The Oct. 7 horrific murders and the extraordinary anti-Israeli outbursts afterward on U.S. campuses and elsewhere both aim to delegitimize Israel. Physically and verbally, Jews and Israel are attacked by those who believe that Jews are not a people and do not deserve self-determination. These are antisemitic acts at their worst. What should we learn from this outbreak of hate? Of course, we have to remember forever those who were traumatized as a result of Oct. 7.
Jews should accept a harsh reality. We have accomplished a great deal over the last 75 years in Israel and in the Diaspora, but accomplishments and achievements do not equate with total and irreversible civic and political equality. Earning Nobel Prizes, making endless contributions to modern civilization, boasting a massive Israeli GDP and succeeding in so many fields have not translated into unequivocal equality.
Ending the Palestinian-Israeli conflict with a two-state solution is not going to make antisemitism disappear, nor is it going to induce most Muslim and Arab Middle Eastern populations not to wish for Israel’s disappearance. When the chant “From the river to the sea” appears in marches on U.S. campuses and has for years in Arabic newspapers, no one is referring just to the lands that Israel acquired in the June 1967 war.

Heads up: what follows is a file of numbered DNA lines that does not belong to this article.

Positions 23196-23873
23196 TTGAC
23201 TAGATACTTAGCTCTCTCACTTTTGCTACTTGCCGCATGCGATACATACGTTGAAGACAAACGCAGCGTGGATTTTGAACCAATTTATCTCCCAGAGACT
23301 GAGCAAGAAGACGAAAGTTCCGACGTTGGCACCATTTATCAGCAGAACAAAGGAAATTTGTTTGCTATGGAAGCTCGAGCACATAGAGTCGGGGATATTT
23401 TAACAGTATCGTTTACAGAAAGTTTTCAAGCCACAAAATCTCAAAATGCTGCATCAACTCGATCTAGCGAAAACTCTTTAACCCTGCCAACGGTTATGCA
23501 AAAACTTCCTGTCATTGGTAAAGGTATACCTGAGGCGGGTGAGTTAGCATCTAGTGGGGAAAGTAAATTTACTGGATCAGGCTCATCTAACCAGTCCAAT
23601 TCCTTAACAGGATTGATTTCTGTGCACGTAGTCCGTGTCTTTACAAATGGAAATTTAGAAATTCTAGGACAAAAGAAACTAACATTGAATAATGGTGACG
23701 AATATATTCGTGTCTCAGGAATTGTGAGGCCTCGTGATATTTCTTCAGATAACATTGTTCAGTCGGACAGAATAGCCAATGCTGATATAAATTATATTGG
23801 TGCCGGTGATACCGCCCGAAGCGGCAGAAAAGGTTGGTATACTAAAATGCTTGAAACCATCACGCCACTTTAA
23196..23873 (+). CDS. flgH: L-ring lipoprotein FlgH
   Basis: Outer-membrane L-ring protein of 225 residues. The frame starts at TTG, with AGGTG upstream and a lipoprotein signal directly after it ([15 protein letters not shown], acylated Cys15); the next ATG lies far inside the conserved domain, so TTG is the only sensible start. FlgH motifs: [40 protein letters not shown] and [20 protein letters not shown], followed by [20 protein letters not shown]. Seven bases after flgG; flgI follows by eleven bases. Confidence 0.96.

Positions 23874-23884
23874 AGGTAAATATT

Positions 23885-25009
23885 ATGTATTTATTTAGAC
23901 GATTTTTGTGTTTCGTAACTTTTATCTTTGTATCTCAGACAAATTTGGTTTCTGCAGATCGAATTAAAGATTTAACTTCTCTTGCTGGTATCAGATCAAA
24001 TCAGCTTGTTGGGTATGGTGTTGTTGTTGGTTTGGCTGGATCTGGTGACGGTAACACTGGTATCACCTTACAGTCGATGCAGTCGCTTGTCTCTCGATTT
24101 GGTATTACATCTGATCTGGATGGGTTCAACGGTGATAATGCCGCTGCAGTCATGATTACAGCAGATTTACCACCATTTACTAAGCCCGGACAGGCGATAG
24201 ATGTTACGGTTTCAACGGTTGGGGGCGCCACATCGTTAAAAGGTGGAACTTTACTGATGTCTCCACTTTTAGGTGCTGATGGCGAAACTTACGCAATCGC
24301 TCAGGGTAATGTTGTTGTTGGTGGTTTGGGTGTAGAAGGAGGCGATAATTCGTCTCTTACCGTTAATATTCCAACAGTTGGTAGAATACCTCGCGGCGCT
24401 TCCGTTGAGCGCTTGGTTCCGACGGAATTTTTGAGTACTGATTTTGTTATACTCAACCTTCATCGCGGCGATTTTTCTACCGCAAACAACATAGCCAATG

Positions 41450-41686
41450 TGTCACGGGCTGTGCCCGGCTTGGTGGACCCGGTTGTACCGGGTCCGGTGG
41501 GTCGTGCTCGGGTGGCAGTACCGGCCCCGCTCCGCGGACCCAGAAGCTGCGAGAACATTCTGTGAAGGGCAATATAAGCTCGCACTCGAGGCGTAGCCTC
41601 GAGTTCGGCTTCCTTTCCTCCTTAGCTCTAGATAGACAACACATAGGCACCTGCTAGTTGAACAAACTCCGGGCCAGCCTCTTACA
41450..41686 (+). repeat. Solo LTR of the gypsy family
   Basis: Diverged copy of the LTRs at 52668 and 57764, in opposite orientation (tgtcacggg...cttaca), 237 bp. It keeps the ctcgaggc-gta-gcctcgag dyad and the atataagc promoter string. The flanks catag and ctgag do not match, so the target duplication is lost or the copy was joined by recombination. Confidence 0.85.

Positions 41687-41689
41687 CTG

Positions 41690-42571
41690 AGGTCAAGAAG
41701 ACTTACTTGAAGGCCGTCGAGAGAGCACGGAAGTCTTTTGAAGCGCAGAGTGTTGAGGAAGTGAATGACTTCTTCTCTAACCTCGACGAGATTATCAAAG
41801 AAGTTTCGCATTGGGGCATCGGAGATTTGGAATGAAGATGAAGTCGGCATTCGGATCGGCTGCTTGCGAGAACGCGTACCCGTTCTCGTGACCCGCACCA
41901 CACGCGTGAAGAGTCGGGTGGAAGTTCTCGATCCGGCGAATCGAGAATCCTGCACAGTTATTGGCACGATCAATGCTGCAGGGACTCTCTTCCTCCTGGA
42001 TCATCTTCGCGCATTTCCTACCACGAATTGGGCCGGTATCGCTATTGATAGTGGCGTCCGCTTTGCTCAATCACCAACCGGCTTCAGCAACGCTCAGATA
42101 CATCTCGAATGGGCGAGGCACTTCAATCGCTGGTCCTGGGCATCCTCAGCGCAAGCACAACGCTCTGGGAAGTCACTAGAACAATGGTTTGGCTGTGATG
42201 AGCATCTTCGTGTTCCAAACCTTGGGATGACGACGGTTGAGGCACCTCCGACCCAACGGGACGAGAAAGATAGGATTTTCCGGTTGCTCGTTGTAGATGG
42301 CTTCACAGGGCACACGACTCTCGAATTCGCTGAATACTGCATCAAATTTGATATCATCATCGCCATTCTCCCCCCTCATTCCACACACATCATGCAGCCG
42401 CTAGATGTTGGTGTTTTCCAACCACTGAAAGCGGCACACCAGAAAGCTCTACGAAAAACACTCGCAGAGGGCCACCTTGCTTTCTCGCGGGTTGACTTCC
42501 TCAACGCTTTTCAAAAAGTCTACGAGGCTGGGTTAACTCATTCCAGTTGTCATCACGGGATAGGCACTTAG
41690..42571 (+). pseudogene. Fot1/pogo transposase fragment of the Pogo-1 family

The disastrously toxic combination of philosophical hate driven by limitless access to petrodollars must be neutralized. Zionism succeeded because we took destiny into our own hands. Israel and Jews in the Diaspora will survive and with distinction if we collectively rebuild our strategic deterrence, if we adjust our governing institutions so they can readily accept change in priorities, if we choose leaders who are not mesmerized by their own grandeur, if we rededicate ourselves to taking pride in learning our own story, and if, we relentlessly message that story.
The vial of actionable engagement must last way beyond eight days, it must last for lifetimes to come.
Ken Stein, PhD is the emeritus professor of Emory’s Contemporary Middle Eastern History, Political Science and Israeli studies, he is also president of the Center for Israel Education.